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Developments in Transvaginal Mesh Litigation and Its Multi-District Litigation

Defective Medical Devices

Over the past year, lawyers who represent thousands of women injured by defective transvaginal mesh have faced difficult choices with regard to the proper venue for filing individual lawsuits.

These medical devices have been widely used (and perhaps overused) to treat women with stress urinary incontinence (SUI) or pelvic organ prolapse (POP).  As time passes,  a great deal of new safety information is being developed, including evidence uncovered in discovery proceedings, new medical literature, and a recent FDA inquiry into the significant risks associated with implantation of these medical devices. Manufacturers of these slings have been recently ordered by the FDA to conduct studies that address the safety and effectiveness of implantation of the devices in women; unfortunately, these studies are being instituted nearly two decades after approval of the products for sale in the United States.

Until recently, there were only a few coordinated court proceedings involving bladder slings and pelvic floor mesh products including:

  • State court proceedings in New Jersey involving Johnson & Johnson and its Ethicon division as well as C.R. Bard and their respective transvaginal mesh and sling products;
  • MDL No. 2004 (In re Mentor Corp. ObTape Transobturator Sling Products Liability Litigation)  based in federal court in Georgia which includes approximately 30 individual lawsuits filed by women who suffered injuries following implantation of Mentor’s ObTape product which was withdrawn from the market in March of 2006;
  • MDL No. 2187 (In Re Avaulta Pelvic Support Systems Product Liability Litigation) based in federal court in West Virginia, which includes approximately 125 cases filed against C.R. Bard, Covidien, Sofradim Production, and Tissue Science Laboratories over  numerous vaginal mesh products:  Avaulta Classic, Avaulta Biosynthetic Support Systems, Avaulta Plus, Avaulta Solo, Align Urethral Support System, Pelvisoft, Pelvilace, Pelvicol, Uretex, and Pelvitex; and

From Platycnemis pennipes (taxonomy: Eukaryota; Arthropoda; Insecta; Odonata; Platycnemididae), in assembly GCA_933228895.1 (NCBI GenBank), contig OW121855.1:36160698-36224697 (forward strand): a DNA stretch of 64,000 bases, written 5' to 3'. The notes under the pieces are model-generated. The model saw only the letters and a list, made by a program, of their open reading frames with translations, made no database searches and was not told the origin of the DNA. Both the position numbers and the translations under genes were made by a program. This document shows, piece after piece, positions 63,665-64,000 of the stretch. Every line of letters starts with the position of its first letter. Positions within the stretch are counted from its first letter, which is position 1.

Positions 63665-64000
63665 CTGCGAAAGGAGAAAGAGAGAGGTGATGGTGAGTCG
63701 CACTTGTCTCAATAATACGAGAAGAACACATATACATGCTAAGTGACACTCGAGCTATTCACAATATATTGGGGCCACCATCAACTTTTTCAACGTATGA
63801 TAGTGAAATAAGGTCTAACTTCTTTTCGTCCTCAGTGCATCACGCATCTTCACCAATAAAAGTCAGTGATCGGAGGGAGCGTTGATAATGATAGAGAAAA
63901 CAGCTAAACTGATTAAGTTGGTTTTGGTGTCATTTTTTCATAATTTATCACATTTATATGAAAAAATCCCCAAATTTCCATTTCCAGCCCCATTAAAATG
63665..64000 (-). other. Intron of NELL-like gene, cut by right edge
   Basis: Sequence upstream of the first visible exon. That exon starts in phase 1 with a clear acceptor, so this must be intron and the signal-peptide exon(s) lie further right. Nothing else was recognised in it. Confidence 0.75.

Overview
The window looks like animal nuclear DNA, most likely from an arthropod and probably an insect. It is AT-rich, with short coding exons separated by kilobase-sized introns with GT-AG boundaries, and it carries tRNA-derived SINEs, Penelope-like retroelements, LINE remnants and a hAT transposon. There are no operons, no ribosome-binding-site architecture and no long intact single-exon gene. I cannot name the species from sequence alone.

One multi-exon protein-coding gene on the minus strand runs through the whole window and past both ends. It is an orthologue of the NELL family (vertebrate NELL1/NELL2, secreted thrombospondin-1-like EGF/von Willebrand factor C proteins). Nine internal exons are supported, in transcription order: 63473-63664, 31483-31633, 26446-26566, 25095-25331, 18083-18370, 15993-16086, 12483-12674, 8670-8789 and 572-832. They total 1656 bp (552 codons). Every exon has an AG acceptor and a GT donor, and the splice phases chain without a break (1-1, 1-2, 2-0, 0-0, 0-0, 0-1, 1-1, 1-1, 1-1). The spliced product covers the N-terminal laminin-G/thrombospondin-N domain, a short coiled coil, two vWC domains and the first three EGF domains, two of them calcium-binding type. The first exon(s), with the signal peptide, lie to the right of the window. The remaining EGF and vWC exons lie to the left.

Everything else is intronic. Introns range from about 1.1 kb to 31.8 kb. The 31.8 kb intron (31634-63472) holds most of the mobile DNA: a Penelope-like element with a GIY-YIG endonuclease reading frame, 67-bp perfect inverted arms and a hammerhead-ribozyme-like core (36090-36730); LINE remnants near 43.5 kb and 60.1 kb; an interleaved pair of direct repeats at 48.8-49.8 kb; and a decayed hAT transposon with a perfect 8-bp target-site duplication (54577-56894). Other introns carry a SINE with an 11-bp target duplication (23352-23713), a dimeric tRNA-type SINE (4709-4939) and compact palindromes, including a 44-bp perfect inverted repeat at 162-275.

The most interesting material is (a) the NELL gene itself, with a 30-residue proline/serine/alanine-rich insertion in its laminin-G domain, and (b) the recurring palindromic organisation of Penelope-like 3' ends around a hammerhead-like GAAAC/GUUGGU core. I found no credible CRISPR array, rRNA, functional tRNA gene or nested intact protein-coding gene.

• State court proceedings in Minnesota against Coloplast involving its TVM products.

On February 7, 2012, the Judicial Panel on Multidistrict Litigation (JPML) issued an order that will have a profound impact on the ability of injured women to prosecute their claims against several manufacturers of transvaginal mesh products.  This order transfers a number of cases involving transvaginal mesh pelvic surgical products to Judge Goodwin, an experienced judge who currently is assigned MDL No. 2187 involving the Avaulta products. This order not only transfers nearly 150 individual lawsuits pending in federal courts across the country, but it also consolidates three different multi-district proceedings (MDL NO. 2325, MDL No. 2326, and MDL 2327) involving three different TVM manufacturers (American Medical Systems, Inc., Boston Scientific Corp., and Ethicon, Inc.) before Judge Goodwin.  This coordination is believed to pave the way for hundreds if not thousands of additional individual lawsuits to be filed against these defendants.

During argument before the Judicial Panel on Multidistrict Litigation, the parties suggested several other venues for this new consolidated MDL including federal courts in New Jersey, Minnesota, Georgia, Nevada, California, Pennsylvania, Louisiana, and Oklahoma.  The manufacturers resisted having all of the products included in a single MDL, and instead urged the court to establish three different MDLs to be handled by three judges in three different jurisdictions.  The plaintiffs were able to convince the JPML that coordination before a single, experienced judge would promote efficiencies, especially with regard to the consideration of scientific issues since all of the products cause similar harm.  Also, it is not uncommon for injured women to have been implanted with multiple defective slings made by more than one manufacturer, so having a single forum for most of these cases will simplify the prosecution of those claims.

The transvaginal mesh products manufactured by Johnson & Johnson include:

  • Ethicon TVT
  • Gynecare TVT
  • Gynecare Prosima
  • Gynecare Prolift
  • Gynemesh PS

Boston Scientific’s product line includes:

  • Advantage Sling System
  • Obtryx Mesh Sling
  • Obtryx Curved Single
  • Prefyx Mid U Mesh Sling System
  • Prefyx PPS System
  • Arise, Pinnacle
  • Lynx
  • Solyx devices

Boston Scientific is also the manufacturer for the ProteGen sling products, which were the subject of a different MDL in Baltimore many years ago.

The lawsuits filed or anticipated to be filed against American Medical Systems (AMS) include:

  • BioArc
  • MiniArc
  • Elevate
  • Monarc
  • Perigree
  • In-Fast
  • Apogee mesh implants

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